The father was able to visit Keyonna on Easter Sunday 2000 at the home of Priscila S., the child's maternal grandmother.   The maternal grandmother told the court that Keyonna stayed with her every other weekend.   When the father visited on Easter 2000, he stayed less than thirty minutes and left her home with the respondent mother, who was also visiting.   Before leaving, the father gave money to the maternal grandmother for the child.   The maternal grandmother went on to say that between March 13, 2000 and the petition's filing date, the father would occasionally call her to ask about the respondent mother.   In his testimony the father denied that he left with the respondent mother after visiting Keyonna.

Mr. R. further testified that he sent money for Keyonna's support to the respondent mother even though the child was in foster care and did not reside with Ms. S.   To substantiate this claim the father showed the court five Western Union money transfers dated between March 24, 2000 and May 13, 2000, which were made out to the respondent mother, and which ranged in value from $50 to $200.   The father testified that he gave the money to the mother, because he trusted neither Mr. Lopez nor the foster parent.

Also introduced into evidence was a letter dated February 22, 2000, written by the father and addressed to Mr. Lopez, in which he asks to be reimbursed for travel expenses between New York and Michigan, and a letter postmarked October 23, 1999 in which Mr. R. expresses a desire to see Keyonna over Thanksgiving.   The father told the court that he understood from Mr. Lopez's letters what was required of him to regain custody of Keyonna (Tr. 2-27-01, P. 9, LL. 8-11).   Testimony also established that the father completed a parenting skills course in 1997.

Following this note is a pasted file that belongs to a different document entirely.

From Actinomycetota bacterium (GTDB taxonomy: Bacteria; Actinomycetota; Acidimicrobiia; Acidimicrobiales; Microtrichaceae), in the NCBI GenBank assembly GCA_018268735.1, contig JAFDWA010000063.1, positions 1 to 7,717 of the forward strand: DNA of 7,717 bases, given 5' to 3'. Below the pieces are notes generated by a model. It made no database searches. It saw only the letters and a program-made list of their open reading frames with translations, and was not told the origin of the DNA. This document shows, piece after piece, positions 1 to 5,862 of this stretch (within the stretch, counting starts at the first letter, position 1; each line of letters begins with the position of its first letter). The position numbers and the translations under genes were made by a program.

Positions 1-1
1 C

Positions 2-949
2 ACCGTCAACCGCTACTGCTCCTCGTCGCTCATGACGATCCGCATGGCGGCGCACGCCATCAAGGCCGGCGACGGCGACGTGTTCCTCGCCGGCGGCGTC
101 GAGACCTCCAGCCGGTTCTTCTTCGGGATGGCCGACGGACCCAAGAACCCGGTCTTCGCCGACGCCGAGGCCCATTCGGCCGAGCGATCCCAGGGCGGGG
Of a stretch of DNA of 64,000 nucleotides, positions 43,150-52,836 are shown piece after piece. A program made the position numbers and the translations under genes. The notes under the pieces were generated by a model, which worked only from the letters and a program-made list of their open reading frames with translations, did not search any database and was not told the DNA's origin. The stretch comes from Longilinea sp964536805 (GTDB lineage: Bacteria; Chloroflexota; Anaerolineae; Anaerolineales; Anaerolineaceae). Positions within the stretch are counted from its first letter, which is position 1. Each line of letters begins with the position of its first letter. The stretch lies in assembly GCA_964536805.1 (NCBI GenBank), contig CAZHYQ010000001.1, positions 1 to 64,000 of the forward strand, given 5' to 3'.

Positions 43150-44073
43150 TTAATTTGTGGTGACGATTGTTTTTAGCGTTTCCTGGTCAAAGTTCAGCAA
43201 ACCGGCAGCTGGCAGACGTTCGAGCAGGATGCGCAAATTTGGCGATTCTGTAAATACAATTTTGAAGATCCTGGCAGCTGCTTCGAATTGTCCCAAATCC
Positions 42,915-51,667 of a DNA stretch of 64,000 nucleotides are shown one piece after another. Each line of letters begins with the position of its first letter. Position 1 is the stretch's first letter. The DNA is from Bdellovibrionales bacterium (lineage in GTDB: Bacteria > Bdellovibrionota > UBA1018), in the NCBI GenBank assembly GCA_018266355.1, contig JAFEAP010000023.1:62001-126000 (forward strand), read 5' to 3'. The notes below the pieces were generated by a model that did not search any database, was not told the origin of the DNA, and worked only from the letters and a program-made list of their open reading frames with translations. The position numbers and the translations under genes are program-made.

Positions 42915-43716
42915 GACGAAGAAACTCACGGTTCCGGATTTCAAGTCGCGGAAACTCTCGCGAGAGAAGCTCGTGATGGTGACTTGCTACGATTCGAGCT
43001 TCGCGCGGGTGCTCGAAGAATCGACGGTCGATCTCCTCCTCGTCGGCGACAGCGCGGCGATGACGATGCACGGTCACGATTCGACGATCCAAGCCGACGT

While being cross examined the father downplayed the incident of domestic violence that landed him in jail.

Q: Isn't it true that you were arrested in December of '98 because you assaulted Tamara with a knife?

A: I didn't assault her.

Q: What did you do that got you arrested in December of '98?

A: We had an argument.

Q: Did you touch her?

A: No.

Q: You just had an argument?

A: An argument and I had a knife.   We were talking but I didn't hurt her.

Q: You did have a knife?

A: I had a knife.   I was holding a knife and we were arguing.  (Tr. 3-6-01, P. 9, 11.5-18).

The father also refused to acknowledge that he has an alcohol problem.

Q: At the time the children were taken away from you, did you have a problem abusing alcohol?

A: I got drunk once, yes.

Q: Besides getting drunk once, at the time the children were taken away from you, did you have a problem drinking alcohol many times and drinking too much alcohol more than once?

A: Not every day.  (Tr. 3-6-01, P. 54, 11.2-10).

Overall the father expressed no understanding as to why Keyonna is in foster care.   He testified that:

The reason-they had no reason to take away the children.   The parents have rights.   The social workers came to the house without an interpreter.   She was talking to us and then she looked around at the apartment, she said it looked nice.   And then after that, two days later, they told us to go to court and they took the kids.   They thought I was abusing the kids, which is not true.   There was no proof.  (Tr. 3-6-01, P. 53 11. 14-23).

The evidence regarding the mother revealed that when she lived in Michigan she was enrolled for fourteen months at the Chelsea Ann Arbor Treatment Center, where she received substance abuse counseling, domestic violence counseling, and therapy for depression. She moved back to New York city in October 1999.